I’m glad I was out of vegetable oil for my usual one-bowl brownie recipe, so I could discover this amazing recipe! I am inspired to find more baking with olive oil recipes. Thank you!

  7. Anna Bratton says:

    5 stars
    I added a little more coco powder than the recipe said and they turned out FUDGEY! I also added another egg. Maybe that helped

    1. So glad they turned out just the way you love them! You can definitely use olive oil that’s not extra-virgin if you like a more neutral flavor.

  8. 5 stars
    These brownies look so delicious and I love the idea of using olive oil in brownies. So creative and yummy!

    1. Thank you Natalie! Olive oil is a beautiful thing – I try to “sneak” it into just about everything. 😉

  9. I made these today! Very delicious. I love using olive oil instead of butter.

  10. I was going to make my favourite brownie recipe and realized I had no butter at home, for the fun of it I googled olive oil and brownies and your line on Nigella’s Guinness Chocolate Cake had me convinced (it is my go to chocolate cake recipe). You are correct these brownies are divine! Very similar to my old recipe, but I do believe this one turns out much better

  11. Hi,
    I found your site when looking for an olive-oil brownie recipe – was out of canola oil – and baked these up a few days ago for an out-of-town party. They are the bomb, disappeared in seconds and I had 6 people requesting the recipe. Very lush, very dense and the choco-olive oil combo is truly to die for (granted I may be a bit biased since I’ve been living with an Italian for the past 5 years and he’s taught me how to appreciate olive oil on a whole different level)
    I’m really baffled as to why the people on here either complained about the cake tasting too much like olive oil (um…yeah), or used canola oil instead (you’re completely missing out on the experience)
    I may cut back on the sugar next time, but otherwise – perfect!
    Thanks for the recipe!

  12. I baked these brownies this morning and they are great.
    I cut the sugar in half, and used 3/4 cup of white flour and 3/4 cup of crushed shreddies cereal. We over bought too many boxes of shreddies because they were on sale, so I decided to use them in baking.
    I made fine crumbs out of the shreddies and they turned out very good. Chocolate chips on top and then baked for 30 minutes at 350 degrees.
    And I used canola oil instead of olive oil.

  13. I think I will be making these! Love your photography 🙂 What type of camera do you use?

  14. Joanna Stebing says:

    I made this without baking powder, since the recipe didn’t call for it. it didn’t rise at all- did you by chance forget to mention the need for this ingredient? I was doubtful going into it, but trusted that it was omitted for a reason. disappointed, because I had no doubts that this is a really great idea… 🙁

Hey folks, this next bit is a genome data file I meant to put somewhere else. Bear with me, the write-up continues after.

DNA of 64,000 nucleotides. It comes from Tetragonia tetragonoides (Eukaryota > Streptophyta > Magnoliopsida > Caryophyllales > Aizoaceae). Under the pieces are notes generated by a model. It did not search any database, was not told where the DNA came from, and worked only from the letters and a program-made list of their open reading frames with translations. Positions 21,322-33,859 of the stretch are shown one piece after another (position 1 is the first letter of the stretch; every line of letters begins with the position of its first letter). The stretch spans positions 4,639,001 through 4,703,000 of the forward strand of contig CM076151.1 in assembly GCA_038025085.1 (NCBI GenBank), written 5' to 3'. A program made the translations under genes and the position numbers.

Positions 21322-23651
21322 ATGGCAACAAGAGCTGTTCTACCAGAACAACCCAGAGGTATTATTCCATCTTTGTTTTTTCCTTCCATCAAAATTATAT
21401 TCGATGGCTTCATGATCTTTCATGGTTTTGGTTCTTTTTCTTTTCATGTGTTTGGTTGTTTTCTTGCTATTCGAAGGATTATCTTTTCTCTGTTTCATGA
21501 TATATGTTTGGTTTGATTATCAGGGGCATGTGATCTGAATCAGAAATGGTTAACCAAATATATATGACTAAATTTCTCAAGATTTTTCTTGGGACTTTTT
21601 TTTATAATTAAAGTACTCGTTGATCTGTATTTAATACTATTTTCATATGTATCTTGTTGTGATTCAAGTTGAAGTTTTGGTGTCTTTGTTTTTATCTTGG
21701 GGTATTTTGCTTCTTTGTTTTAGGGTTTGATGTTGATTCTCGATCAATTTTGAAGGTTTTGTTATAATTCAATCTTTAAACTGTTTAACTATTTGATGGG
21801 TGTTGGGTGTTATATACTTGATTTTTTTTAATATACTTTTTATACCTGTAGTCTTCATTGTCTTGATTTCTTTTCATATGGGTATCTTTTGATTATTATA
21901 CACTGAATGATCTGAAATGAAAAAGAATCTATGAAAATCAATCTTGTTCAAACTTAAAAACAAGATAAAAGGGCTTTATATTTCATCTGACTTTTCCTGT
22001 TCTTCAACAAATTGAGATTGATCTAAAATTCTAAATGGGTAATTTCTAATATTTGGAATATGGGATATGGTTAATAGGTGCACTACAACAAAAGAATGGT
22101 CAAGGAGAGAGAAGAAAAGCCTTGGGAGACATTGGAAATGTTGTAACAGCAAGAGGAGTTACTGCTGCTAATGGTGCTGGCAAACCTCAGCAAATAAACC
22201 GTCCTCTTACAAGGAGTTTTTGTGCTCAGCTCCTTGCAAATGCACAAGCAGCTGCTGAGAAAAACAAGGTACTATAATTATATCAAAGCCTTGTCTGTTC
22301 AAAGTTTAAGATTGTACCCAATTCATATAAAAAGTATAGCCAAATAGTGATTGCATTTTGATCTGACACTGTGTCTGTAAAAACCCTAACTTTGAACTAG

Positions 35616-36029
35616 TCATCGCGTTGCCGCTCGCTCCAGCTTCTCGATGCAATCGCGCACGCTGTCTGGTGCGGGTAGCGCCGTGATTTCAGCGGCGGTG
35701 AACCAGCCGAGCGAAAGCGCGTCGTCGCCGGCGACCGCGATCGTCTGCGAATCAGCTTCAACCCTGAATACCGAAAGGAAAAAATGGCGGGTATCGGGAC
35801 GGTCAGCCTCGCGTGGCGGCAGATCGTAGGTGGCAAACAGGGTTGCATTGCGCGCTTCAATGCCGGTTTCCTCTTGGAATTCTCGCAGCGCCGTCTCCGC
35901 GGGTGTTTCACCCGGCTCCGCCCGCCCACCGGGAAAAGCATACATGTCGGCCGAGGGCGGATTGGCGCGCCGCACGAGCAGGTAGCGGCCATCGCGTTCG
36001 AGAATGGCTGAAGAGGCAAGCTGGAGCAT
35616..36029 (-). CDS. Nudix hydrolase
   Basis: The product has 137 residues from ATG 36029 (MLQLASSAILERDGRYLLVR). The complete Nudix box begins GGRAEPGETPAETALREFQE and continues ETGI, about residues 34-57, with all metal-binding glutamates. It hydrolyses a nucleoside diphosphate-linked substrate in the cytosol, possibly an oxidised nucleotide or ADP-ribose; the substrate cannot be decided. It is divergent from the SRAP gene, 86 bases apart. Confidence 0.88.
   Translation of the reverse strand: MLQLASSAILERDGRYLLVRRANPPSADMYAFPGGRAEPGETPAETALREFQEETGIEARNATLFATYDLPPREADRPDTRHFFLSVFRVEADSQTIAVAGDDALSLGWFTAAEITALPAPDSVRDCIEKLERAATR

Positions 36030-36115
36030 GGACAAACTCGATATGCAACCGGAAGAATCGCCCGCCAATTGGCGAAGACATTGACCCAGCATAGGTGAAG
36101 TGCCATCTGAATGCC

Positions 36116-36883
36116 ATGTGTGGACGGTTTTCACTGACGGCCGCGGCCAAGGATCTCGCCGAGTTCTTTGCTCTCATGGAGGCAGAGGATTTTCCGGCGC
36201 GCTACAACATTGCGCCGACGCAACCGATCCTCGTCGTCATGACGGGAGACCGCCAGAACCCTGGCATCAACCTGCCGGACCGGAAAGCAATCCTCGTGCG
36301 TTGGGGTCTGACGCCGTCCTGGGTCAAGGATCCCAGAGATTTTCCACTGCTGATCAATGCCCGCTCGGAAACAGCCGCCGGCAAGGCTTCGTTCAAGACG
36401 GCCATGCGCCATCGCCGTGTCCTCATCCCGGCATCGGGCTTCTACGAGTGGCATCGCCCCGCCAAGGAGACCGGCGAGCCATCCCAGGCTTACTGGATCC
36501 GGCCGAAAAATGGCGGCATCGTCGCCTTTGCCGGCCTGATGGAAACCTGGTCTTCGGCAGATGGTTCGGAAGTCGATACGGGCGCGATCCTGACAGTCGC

1. Joanna Stebing says:

      I will somewhat amend my previous comment. while I am curious about the question I presented, the non-rising brownies still turned out shockingly delicious. I cut the sugar in half, and followed Linz’ tip in using chia seeds in place of the nibs. the brownie consistency is very much like a thick, softer version of a Clif bar. I am officially won over by the concept of using chia for texture and added nutrition. Looking forward to playing around with this recipe again! thank you.

      1. Hi Joanna – I’m glad to hear from you – I was just going to reply to your previous comment. I’m so sorry the brownies didn’t seem like what you expected!
        The recipe relies on the eggs for leavening rather than baking soda (or baking powder)…they should definitely have a moist, dense and fudgy texture, as opposed to a more cakey brownie which probably would include baking soda in the ingredients.
        Baking times will vary with any recipe, since oven temperatures often have discrepancies between what the temperature is set to and what the display reads. It’s best to check in 5 minutes before the baking time suggested in the recipe to be sure – if the inside is very moist when tested, then continue baking and checking until done.
        Chia seeds are an interesting addition, too. The way chia reacts when mixed with liquids could affect the outcome of the brownies, for sure, since they become sticky and gelatinous – maybe making the batter extra moist!

        1. Joanna Stebing says:

          I’m sorry it took me so long to check back. Although the brownies didn’t turn out the way I initially planned, I want you to know that the “mistake” has turned into my absolute favorite brownie recipe. Don’t you love when that happens? as soon as I realized how much I adored the texture/consistency of my original outcome, I decided it would be silly to try and rectify it. thank you very much! :o)

          1. Joanna, I’m so very pleased to know that! It’s true, sometimes (actually, many times) serendipity opens up great possibilites!

  15. I made these last night, but did a few adjustments I thought I would share… I used almond flour instead of regular, also used 1/2 cup of agave nectar for 1 cup of the sugar and used 1/2cup raw sugar for the rest. Because I used agave nectar I decreased the olive oil to 1/3 cup instead of 1/2. And I used chia seeds for the added crunch instead of cocoa nibs.
    My husband highly approved (he is normally very picky when I change recipes around). They are now much healthier and still delish! Packed with lots of protein and healthy omega-3 from the eggs I used and the chia seeds. 🙂

  16. The batter was delicious, added 2 t espresso powder. The brownies beautifully in 20 minutes with just a few moist crumbs clinging to the skewer. The baked brownies are moist and delicious; would definitely make them again, especially since all of the ingredients are likely always to be stocked in my pantry. Thanks for sharing!

    1. Beth, I bet that hit of espresso was fantastic in the brownies! Thanks for trying out the recipe.

  17. They were OK, I could taste the olive oil in them. May be better with canola oil instead. Overall, moist but had to cook the twelve minutes past thirty minutes.

  18. Really great recipe! Great for partys and occasions liek that!

  19. oh no. I shouldnt have clicked on this link! Now I will be dreaming of brownies all week!

  20. These look gorgeous. I just have one question, though – did you use ordinary white sugar, or is the type of sugar irrelevant? I’m australian, and we have something called caster sugar here – it’s a finer white sugar normally used in cakes for a denser crumb, and slightly sweeter than normal white sugar. I just wondered if it might make a difference to taste or texture, because I’d love to try these!

    1. hi Jen,

      I actually used unbleached natural cane sugar, kind of creamy in color and bigger grains than plain sugar. You could use your caster sugar without hesitation – should work beautifully. Cheers!

      1. Anna Bratton says:

        I used brown sugar and they turned out great!

  21. I’ve recently discovered the delight of baking with olive oil, and these brownies look perfect! Bookmarked, for sure :).

    1. Not sure why mine came out flat? I mixed everything by hand.

      1. Hi there – great question! Beating the eggs with an electric mixer helps make fluffier brownies because it aerates the batter more efficiently than mixing by hand.